It’s budget crunch time in Albany, which means that everyone is making their final appeals for various proposals to make the final cut. That includes New York City Mayor Eric Adams, who once again repeated his call for mayoral control over traffic cameras and setting speed limits in the five boroughs on Friday. That, bail reform and mayoral control for schools have headlined his first state budget priorities.
But the night before he began railing against traffic deaths during a high-profile press conference in Brooklyn, Adams weighed in on a very different issue on Twitter: tax breaks for developers. He expressed support for Gov. Kathy Hochul’s proposed replacement for the controversial 421-a program, which incentivizes developers to build affordable housing in otherwise market rate projects with the promise of years of tax abatements. The program will expire in June, so Hochul included a new 485-w plan in her budget, similar in structure to what already exists but with deeper affordability and more transparency measures.
Housing advocates have criticized incentives giving developers years of tax breaks in exchange for housing that isn’t all that affordable. They require only a limited number of units in any project to get set aside, and they often remain out of the price range for very low-income New Yorkers based on the levels of affordability developers must follow. They have the same complaints about the proposed replacement for 421-a.
Until now, Adams had not vocally prioritized this particular budget issue, although it’s highly consequential for New York City. In fact, since Hochul proposed her replacement, to the support of real estate and the opposition of housing advocates, the tax break has flown under the radar. Both chambers of the state Legislature excluded 485-w from their one-house budget resolutions, and it hasn’t broken through as a major public debate topic. With other priorities hanging in the balance, Adams' late public support for the tax break, lukewarm compared to usual fiery rhetoric, does serve to bring some attention back to the issue. But it may also indicate the waning influence of the real estate industry on elected officials.
The last time the 421-a program expired in 2016, former Mayor Bill de Blasio had been a strong proponent for both its renewal and reform. Ahead of its actual expiration, he championed a sweeping proposal to revamp the tax incentive program in 2015. And when it lapsed in 2016 before its eventual renewal, de Blasio took an active role in trying to get the tax break back even with his lack of power in Albany. Though it may be only his third month in office, Adams has taken a far more hands-off approach to 421-a and its potential replacement, expressing support in prepared budget testimony and in tweets, but focusing on his other priorities more.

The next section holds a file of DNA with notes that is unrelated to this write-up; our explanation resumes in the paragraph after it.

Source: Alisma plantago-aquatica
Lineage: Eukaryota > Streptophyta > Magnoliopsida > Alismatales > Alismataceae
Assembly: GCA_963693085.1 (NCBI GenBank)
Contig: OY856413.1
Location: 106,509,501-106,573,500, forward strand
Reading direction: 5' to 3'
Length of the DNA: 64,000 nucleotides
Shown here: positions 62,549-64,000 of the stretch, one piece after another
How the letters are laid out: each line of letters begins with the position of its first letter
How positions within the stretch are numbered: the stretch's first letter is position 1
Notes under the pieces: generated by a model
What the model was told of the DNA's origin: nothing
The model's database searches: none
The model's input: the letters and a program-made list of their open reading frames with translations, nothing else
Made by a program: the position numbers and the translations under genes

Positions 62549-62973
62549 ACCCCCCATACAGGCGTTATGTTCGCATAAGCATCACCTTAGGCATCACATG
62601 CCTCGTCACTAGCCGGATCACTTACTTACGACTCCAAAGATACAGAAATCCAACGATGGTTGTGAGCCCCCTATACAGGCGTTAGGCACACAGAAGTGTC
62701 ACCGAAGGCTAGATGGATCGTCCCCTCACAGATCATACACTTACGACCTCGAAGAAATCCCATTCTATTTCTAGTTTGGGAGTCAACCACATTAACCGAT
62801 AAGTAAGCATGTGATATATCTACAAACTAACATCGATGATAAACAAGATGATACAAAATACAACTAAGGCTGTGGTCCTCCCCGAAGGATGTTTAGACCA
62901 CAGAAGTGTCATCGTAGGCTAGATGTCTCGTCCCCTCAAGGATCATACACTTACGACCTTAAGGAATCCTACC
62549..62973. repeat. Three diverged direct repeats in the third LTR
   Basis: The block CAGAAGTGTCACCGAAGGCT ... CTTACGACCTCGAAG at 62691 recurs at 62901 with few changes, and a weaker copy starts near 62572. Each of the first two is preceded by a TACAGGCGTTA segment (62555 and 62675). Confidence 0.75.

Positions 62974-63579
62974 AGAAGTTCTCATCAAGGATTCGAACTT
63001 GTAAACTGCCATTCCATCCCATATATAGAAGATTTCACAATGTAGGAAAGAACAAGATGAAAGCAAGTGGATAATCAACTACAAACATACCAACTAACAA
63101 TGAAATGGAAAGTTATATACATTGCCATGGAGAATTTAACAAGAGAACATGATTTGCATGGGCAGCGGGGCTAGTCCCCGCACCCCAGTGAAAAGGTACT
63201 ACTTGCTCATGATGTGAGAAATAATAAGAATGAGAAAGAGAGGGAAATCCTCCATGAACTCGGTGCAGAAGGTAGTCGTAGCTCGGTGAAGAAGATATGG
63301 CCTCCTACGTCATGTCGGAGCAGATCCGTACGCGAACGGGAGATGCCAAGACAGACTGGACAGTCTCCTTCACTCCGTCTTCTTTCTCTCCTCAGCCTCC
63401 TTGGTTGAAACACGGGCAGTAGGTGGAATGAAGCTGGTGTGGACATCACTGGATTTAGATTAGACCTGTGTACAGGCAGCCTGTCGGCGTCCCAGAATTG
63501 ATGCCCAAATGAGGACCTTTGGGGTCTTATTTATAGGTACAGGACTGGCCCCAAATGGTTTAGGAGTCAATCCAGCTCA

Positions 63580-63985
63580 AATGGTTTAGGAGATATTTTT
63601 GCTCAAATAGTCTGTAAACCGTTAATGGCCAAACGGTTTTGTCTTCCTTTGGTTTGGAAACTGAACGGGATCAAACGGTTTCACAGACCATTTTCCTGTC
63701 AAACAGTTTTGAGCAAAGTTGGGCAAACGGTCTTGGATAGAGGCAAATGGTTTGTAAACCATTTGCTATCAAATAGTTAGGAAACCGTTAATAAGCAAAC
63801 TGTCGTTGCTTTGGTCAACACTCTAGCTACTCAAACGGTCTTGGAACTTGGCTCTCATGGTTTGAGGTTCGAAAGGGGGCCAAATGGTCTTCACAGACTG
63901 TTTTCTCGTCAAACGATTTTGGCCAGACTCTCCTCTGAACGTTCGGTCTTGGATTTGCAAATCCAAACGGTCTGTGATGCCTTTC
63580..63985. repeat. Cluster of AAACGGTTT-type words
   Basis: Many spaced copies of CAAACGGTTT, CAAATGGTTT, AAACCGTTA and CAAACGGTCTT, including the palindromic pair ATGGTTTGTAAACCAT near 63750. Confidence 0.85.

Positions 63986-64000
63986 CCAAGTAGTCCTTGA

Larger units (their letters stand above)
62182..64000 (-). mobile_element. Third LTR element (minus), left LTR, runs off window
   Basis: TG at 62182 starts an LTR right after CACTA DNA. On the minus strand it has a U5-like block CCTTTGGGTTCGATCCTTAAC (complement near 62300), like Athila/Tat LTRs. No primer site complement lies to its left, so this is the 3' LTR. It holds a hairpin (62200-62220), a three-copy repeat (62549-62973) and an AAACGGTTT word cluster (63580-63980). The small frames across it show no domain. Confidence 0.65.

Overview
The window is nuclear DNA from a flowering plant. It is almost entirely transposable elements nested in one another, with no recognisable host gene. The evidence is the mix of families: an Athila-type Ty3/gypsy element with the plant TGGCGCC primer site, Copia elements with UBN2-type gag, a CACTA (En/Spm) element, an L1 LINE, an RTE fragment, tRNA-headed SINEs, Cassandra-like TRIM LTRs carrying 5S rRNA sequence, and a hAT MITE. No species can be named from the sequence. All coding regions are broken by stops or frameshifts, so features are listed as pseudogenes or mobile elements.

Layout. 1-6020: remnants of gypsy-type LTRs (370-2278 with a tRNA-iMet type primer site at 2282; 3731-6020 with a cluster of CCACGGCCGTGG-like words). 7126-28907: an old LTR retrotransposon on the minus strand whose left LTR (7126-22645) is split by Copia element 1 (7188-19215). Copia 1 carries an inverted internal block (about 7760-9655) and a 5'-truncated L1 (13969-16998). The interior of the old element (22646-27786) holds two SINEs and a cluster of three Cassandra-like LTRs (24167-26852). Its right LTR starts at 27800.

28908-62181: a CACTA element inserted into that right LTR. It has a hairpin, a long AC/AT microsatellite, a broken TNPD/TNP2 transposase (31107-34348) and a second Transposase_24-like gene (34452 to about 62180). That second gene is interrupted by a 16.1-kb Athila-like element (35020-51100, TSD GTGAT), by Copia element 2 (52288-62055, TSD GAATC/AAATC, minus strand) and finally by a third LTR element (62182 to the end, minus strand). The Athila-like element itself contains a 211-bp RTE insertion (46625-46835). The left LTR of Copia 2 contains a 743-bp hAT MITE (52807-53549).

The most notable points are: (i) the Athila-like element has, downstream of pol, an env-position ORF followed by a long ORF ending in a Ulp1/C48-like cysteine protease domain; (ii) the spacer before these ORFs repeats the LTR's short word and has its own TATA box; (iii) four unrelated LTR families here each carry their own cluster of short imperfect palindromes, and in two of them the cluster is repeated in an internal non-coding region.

Given the dearth of attention the proposed 485-w proposal has gotten outside of strictly housing and development circles, even just a supportive tweet from the mayor of New York City a week before the budget is due could get some more eyes on the issue. Given the 2016 expiration and the fact that the Legislature has only gotten more progressive and hostile to developers in the past six years, the fate of 485-w is hardly guaranteed. Despite Hochul’s promise of significant reform of the program, her plan still left housing advocates deeply unsatisfied, and many lawmakers still want simply to end the tax break.
Still, Adams’ overall disengagement from the issue of renewing 421-a – and arguably from the Albany process in general depending on which lawmakers you ask – offers early insight into his own priorities as mayor, and perhaps more consequentially, the level of influence that the once power real estate industry has over both the city and state. A position once held by a champion of the affordable development tax break has been diminished to the odd tweet and singular budget testimony. After large donations to Adams’ campaign from real estate interests, his comparative quietness is very loud.
De Blasio certainly was never a big shot in Albany, but when it came to the 421-a program, he served as a reliable supporter for a tax break developers desperately want to see continue. That hasn’t translated to his successor, despite Adams’ history in Albany and state-level political savvy many political observers expected to translate into a relatively smooth relationship with state lawmakers. Absent a champion, even one who has no say in the final decision, the fate of the governor’s 485-w replacement is far from certain. And its failure would represent the latest in a series of painful blows to the real estate industry in New York.